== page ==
Category Archives: Reading

Written in Bones

Someone please get Tony McLean a winter coat! With a hood. And gloves. The man’s useless and he’s forever going out on murder hunts freezing, slipping from unsuitable footwear. It’s not good for him.

James Oswald, Written in Bones

It is already time for the seventh McLean mystery, and this one is surprisingly normal, apart from the issue with the dragon. But you don’t need the supernatural when you can have one cold, and only recently unsuspended, Detective Inspector out on the streets of Edinburgh.

As is customary with James Oswald’s crime novels, you first meet the murder victim and can hear their thoughts as the end comes closer. This one is spectacular. Think ‘tree in the Meadows taking the place of your kebab skewer’ and there you have it.

McLean has the same unpleasant boss as before, plus some new and promising looking constables to help solve the latest of the many puzzling crimes he always seems to find. Emma is back, but will it last?

Between many turns in and out of hospital for almost everyone, Tony looks for the reason the corpse was skewered, and if there really was a dragon.

Maresi

Maresi, The Red Abbey Chronicles, is one of the most feminist books I’ve read. It’s perhaps not surprising, as Maria Turtschaninoff – despite the name – is a Swedish speaking Finn. I don’t think you could easily publish a book in the UK with some of the content you find in Maresi.

Maria Turtschaninoff, Maresi

I’d heard about it before it appeared in English translation, and I’d had this irrational thought I wouldn’t read the Pushkin Press version, but go for the original instead. And then, of course, I didn’t.

The Red Abbey is a kind of nunnery, on an island, somewhere. Most of the character names and all the place names are made up ones, so it’s hard to place the abbey geographically, but I sort of imagine it in the Baltic. Contrary to so many set-ups in fiction where you have adults teaching younger ones, and it tends to be a cruel place with much punishment, as well as bad feeling between the ‘children.’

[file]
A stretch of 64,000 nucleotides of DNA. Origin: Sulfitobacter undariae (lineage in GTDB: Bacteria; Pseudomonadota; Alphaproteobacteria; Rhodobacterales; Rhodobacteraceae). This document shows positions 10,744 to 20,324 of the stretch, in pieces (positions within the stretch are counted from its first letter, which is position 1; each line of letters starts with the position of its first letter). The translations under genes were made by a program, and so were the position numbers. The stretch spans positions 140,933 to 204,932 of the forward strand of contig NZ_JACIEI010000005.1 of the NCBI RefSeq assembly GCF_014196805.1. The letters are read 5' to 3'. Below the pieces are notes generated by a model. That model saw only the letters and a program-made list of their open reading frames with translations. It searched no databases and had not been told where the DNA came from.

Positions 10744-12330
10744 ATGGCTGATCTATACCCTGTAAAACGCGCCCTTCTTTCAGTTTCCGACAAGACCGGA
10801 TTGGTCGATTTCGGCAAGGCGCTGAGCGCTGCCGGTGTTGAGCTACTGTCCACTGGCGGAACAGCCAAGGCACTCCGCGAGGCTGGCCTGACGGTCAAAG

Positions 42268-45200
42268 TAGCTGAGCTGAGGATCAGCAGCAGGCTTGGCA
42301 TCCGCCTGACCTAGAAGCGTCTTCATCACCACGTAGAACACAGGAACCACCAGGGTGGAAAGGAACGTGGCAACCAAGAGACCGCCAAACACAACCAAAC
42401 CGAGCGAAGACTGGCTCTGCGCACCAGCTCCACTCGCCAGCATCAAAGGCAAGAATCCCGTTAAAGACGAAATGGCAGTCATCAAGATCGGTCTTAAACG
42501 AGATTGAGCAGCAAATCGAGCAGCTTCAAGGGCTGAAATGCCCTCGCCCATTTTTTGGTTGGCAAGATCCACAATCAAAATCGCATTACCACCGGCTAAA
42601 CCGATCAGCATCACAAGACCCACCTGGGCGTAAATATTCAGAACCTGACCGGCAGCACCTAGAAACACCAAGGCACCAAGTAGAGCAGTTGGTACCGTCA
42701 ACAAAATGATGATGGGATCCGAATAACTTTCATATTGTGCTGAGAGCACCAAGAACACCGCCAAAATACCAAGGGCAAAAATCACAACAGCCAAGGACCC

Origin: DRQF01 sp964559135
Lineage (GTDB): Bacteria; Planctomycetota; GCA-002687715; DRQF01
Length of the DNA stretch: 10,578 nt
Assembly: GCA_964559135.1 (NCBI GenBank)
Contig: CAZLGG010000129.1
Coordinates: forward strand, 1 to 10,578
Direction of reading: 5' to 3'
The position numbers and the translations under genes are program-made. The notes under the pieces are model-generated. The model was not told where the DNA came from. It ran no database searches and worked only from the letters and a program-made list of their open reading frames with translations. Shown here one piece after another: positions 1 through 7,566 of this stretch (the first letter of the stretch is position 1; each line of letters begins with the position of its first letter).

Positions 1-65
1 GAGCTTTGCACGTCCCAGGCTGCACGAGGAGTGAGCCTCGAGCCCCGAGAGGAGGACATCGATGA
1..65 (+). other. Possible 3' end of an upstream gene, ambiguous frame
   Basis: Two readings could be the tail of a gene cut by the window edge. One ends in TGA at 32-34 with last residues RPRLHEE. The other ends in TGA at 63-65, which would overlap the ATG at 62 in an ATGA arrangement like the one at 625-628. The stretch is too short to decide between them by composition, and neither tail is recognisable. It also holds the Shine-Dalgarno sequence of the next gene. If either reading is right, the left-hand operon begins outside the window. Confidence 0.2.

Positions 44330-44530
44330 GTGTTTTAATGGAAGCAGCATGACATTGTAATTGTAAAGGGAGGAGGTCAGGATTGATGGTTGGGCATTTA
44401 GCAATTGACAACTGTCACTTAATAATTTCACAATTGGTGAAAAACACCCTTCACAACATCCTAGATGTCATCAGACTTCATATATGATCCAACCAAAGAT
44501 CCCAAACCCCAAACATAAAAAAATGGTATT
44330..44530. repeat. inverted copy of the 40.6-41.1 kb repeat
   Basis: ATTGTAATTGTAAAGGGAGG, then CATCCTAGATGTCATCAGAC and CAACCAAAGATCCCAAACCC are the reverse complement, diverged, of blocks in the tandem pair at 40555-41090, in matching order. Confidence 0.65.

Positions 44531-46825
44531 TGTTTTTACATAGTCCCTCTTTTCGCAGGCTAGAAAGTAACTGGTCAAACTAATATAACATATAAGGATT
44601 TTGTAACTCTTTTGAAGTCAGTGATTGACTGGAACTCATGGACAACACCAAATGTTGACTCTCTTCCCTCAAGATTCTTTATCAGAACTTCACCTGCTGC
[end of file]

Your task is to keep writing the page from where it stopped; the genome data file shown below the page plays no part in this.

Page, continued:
Not here. It seems to be an ideal place in what is a strange world, where the women teach the girls how to become like them; wise and strong. You hardly ever get that in books.

12-year-old Maresi is the narrator, and she tells of their island from when Jai turns up one day. Jai has escaped a bad past, and unfortunately she brings her past to the island, as they are invaded by a group of bad men. (This is all surprisingly anti-men, even though they acknowledge that some men are all right.)

You suspect the worst, but matters go in a different way from what you’d think, and the women’s strength grows and impresses.

In a way, this isn’t the kind of story I tend to go for, but once started I couldn’t leave it. Very interesting. And there are more to come.

Please enter

The other week I got so furious with everything to do with immigrants not being wanted, that I hunted out a book I’ve had lying around for about seven years and read it.

The book was Floella Benjamin’s Coming to England, which was first published twenty years ago, and tells the story of what it was like for her when she came to England in 1960 at the age of eleven.

Floella Benjamin, Coming to England